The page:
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Case Sodbuster edge concerns

Discussion in 'Maintenance, Tinkering & Embellishment' started by Riley Carroll, Dec 4, 2018.

  1. Riley Carroll

    Riley Carroll

    Mar 17, 2018
    Hello everyone,
    I have a Case Sodbuster CV that I have owned for many years. My primary question regards the sharpening of the knife. I am currently using one of those cheap pull through sharpeners that supposedly chew up steel and ruin the knife. However, my knife slices paper and shaves arm hair, so I feel it's doing ok. I want my knife to last forever so I worry that the pull through sharpener is not the best option for longevity, but I am terrible at stone sharpening and feel that may be a worse option. Am I overthinking it?
    bucketstove likes this.
  2. Ajack60

    Ajack60 Platinum Member Platinum Member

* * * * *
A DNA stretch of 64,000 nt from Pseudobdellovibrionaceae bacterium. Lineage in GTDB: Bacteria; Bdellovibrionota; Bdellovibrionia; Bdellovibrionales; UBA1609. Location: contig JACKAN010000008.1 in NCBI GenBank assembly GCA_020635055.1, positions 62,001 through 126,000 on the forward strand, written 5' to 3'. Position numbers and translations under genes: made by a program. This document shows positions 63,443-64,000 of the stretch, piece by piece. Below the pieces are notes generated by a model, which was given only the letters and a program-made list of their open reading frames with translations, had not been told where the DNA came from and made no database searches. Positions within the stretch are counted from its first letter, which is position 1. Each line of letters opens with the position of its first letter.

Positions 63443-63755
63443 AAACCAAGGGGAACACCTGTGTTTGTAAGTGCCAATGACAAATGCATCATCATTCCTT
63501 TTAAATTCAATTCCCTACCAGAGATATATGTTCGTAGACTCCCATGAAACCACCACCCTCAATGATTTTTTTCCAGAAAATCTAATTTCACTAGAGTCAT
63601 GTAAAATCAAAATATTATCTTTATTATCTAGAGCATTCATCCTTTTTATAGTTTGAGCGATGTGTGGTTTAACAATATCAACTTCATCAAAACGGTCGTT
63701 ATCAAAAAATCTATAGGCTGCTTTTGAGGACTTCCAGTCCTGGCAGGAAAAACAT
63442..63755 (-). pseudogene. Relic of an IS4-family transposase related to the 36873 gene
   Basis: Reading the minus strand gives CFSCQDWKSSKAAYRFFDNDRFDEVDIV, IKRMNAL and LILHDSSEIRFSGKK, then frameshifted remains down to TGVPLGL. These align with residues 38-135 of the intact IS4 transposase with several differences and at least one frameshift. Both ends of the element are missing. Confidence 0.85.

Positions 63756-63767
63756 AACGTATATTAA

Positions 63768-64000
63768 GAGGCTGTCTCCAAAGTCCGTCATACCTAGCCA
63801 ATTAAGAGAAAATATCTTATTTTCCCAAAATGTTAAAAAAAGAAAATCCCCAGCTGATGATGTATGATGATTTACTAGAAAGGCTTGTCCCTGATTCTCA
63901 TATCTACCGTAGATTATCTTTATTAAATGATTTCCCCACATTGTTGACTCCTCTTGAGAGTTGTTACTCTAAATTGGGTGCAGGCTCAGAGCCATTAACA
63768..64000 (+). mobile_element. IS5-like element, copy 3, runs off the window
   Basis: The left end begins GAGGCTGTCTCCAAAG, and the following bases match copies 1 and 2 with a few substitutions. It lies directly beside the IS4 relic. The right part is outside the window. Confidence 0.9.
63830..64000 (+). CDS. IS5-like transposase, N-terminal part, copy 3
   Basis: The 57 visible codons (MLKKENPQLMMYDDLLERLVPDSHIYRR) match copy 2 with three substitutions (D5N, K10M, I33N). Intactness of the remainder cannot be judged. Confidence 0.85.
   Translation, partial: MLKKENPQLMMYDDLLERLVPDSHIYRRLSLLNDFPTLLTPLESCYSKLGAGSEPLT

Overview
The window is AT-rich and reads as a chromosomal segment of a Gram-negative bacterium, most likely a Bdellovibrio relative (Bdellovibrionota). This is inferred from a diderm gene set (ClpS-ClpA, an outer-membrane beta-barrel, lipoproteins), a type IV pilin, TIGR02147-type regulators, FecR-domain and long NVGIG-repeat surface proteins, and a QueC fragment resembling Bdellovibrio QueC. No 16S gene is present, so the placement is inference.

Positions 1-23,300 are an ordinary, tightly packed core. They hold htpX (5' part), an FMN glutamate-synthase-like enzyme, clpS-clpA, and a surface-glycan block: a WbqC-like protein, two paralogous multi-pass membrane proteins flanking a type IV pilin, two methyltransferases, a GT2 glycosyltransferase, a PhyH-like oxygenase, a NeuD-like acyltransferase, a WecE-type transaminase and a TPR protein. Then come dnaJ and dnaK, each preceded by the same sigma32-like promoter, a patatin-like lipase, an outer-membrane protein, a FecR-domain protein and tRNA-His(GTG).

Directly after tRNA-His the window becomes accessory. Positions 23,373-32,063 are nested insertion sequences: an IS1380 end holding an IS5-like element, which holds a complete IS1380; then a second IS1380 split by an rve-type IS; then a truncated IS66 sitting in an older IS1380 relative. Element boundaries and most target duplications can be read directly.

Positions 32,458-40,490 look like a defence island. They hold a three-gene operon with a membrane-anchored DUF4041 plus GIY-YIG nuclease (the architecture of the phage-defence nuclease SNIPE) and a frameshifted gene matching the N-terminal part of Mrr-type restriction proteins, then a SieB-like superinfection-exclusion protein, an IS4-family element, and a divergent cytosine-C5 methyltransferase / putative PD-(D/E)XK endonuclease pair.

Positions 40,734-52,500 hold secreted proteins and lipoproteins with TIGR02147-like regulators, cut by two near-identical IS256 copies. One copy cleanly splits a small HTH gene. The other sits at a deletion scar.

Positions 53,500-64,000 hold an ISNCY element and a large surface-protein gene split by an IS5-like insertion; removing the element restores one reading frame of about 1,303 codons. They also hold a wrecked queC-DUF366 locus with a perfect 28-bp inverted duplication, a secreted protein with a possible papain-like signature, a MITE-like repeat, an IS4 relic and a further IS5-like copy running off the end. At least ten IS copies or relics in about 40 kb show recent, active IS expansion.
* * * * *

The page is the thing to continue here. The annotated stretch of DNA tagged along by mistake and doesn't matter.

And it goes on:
Apr 21, 2013
    Welcome to BF, Riley Carroll !!!!!!!
    Ditch the pull through, get a guided system. The Spyderco Sharp Maker or the basic Lansky are just two inexpensive sharpeners that are easy to learn.
    Free hand sharpening takes some time to learn, once you become confident with a guided system, understand what angles you are using, free hand will look more appealing.
    dc50 and T. Erdelyi like this.
  3. dsalazar

    dsalazar Gold Member Gold Member

    Jun 22, 2017
    Ajack is on track. The lansky is good if you want to do some rebeveling. I use the diamond one to rebevel. After I rebevel on the lanky I just touch up on sharpmaker.
  4. midnight flyer

    midnight flyer Basic Member Basic Member

    Jan 12, 2009